One look at YouTube’s latest brand safety scandal and it becomes clear that marketers still face hard decisions when it comes to avoiding the brand-busting landmines littering the advertising landscape. With social, mobile and video ad spend approaching $100 billion and 90% of mobile video ads alone being transacted programmatically, the rapidly expanding digital ad world is a hazard for anyone without a safety plan in place.
The problem is that most of the tools in a marketer’s brand safety toolkit have defects. Here’s an overview of today’s most common brand safety tactics and their noteworthy negative shortcomings.
Leading social media platforms have finally made brand safety a priority. They’re embracing greater accountability and greater reporting responsibility. Platforms like Twitter and Facebook have opened themselves to third-party tracking solutions, making it easier for agencies and vendors to see where their ads appear. Utilizing third-party measurement is a sensible addition to any brand safety regimen. Unfortunately, it is by no means a standalone defense. After all, third-party measurement did nothing to protect YouTube advertisers affected by its most recent brand safety failure. There’s simply too wide a range of potential brand threats for third-party measurement to handle.
Direct relationships with publishers
In the programmatic ad buying world, brands often have trouble tracking exactly where their ads appear. That opaqueness is dangerous. Buying ad space through exchanges that have direct relationships with a publisher allows marketers to verify the safety of a publisher’s inventory and avoid what Dallas Lawrence, OpenX’s chief brand officer, describes as a “Wild West with fly-by-night technology vendors cutting quality corners and taking brand safety risks in order to drive short-term profits.“ As cut and dry an approach as working only with those listed on a publisher’s ads.txt approved list goes a long way.
So what’s the downside? Premium pricing. But more brands and agencies are embracing this publisher-conscious ad buying approach, so its brand safety value seems equal to its cost––at least for now.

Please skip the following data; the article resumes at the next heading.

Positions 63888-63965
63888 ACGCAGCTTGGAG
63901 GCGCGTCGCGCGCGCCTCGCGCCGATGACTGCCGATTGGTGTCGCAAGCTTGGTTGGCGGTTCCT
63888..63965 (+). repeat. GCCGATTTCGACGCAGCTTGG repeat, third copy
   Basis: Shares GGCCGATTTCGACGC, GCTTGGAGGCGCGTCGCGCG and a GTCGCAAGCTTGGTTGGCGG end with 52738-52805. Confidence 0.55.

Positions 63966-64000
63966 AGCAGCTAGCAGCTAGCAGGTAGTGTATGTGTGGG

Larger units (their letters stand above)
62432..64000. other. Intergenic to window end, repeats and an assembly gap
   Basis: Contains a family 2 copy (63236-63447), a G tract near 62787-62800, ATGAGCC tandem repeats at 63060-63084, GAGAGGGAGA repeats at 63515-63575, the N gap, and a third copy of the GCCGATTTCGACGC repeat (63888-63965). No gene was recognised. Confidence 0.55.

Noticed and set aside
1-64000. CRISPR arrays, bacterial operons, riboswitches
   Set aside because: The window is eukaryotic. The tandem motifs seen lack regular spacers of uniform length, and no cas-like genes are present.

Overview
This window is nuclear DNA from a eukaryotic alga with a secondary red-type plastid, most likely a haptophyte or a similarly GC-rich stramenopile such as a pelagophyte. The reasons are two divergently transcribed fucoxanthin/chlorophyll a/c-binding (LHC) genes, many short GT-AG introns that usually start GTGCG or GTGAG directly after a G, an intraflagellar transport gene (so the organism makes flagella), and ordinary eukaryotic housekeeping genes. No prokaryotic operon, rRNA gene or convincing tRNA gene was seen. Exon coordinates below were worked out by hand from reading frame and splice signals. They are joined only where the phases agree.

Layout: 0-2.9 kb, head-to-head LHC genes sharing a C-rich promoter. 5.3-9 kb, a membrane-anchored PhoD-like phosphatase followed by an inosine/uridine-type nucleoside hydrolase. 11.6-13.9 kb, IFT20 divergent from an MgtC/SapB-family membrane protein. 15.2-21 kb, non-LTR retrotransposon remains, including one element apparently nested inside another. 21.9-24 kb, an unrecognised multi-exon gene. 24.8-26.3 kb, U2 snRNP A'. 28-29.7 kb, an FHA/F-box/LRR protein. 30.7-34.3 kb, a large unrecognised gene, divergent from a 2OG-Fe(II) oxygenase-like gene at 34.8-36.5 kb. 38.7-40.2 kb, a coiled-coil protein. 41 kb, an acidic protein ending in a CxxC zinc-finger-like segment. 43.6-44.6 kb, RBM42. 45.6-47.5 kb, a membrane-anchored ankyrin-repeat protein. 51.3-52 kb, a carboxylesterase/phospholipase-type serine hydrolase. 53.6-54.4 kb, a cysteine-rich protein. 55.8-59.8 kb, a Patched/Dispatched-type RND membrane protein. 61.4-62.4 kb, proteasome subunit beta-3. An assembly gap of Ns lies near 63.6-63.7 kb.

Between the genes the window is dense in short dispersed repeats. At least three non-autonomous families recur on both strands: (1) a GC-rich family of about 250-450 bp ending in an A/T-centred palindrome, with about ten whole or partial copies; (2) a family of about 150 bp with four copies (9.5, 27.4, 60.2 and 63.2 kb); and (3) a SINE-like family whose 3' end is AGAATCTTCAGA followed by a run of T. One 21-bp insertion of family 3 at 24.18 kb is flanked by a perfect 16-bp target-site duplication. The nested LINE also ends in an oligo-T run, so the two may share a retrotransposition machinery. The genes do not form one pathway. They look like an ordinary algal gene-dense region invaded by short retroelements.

Blacklists and whitelists
While the number of industry pros resorting to these types of brand safety tactics is declining, blacklists and whitelist are still a leading tactic for preventing negative brand exposure. Designed to exclude or selectively include ad inventory from specific sites based on the content they distribute, listing is potent brand safety. Whitelisting, which only allows ads to be placed in approved environments, may in fact be the best brand safety insurance.
But blacklist and whitelists may actually be a bit too potent. Many long-tail websites—like blogs—offer engaged, highly relevant target audiences that marketers employing the blacklist/whitelist approach will simply never reach. By screening sites that don’t have the status and reputation of an elite publisher, brands lose valuable audiences and make accurate targeting more challenging.
Natural language context detection and computer vision
AI that analyzes site context has been a recent boon to brand safety. If an auto brand wants to keep its ads from appearing alongside news stories about car crashes, natural language context detection is ideal. The problem is that the online expanse is increasingly visual. Text can be innocuous while accompanying images and video are brand-threatening.
That’s where computer vision helps. Though video is still a pain point for the technology, image recognition tools integrated into major DSPs have the ability to identify unsafe brand images. Both natural language processing and computer vision brand safety technologies can lessen dependence on crude techniques like blacklisting, allowing advertisers to safely reach audiences anywhere online.
But neither alone is enough. Multi-modal AI-powered context analysis technology, which can sweep an entire site’s images, video and text for brand-threatening content, is on the horizon. Until it arrives, AI context analysis cannot be counted on as a brand safety failsafe.
A safety sachem
Faced with all this brand safety imperfection, what are marketers to do? Recognizing that there’s no brand safety silver bullet is a good first step. The next takes a little more effort. It requires a meticulous and disciplined application of brand safety tactics.
Every marketer has different needs and concerns; there’s simply no effective one-size-fits-all ensemble of the various flawed solutions. The combination of blacklists and natural language context detection that does the trick for Brand A may limit audience scope too much for Brand B’s taste. The full-suite AI-powered context detection that satisfies Brand B may leave Brand C anxious overexposure to unsafe videos.
Formulating a brand safety strategy is the ultimate balancing act in our perpetually fluctuating digital advertising ecosystem. And that’s why, according to the Association of National Advertisers’ CEO, Bob Liodice, “All marketers need to forge alliances with experts to assess their media investments for risk.”
I would actually suggest going one step further: Hire a full-time brand safety officer who will direct a program using all available tools to deliver the best balance of brand security and audience reach. It seems fairly clear that improvement is a function of a marked increase in the number of designated brand safety roles at brands and agencies. If your company has yet to create a brand safety role, the time is now.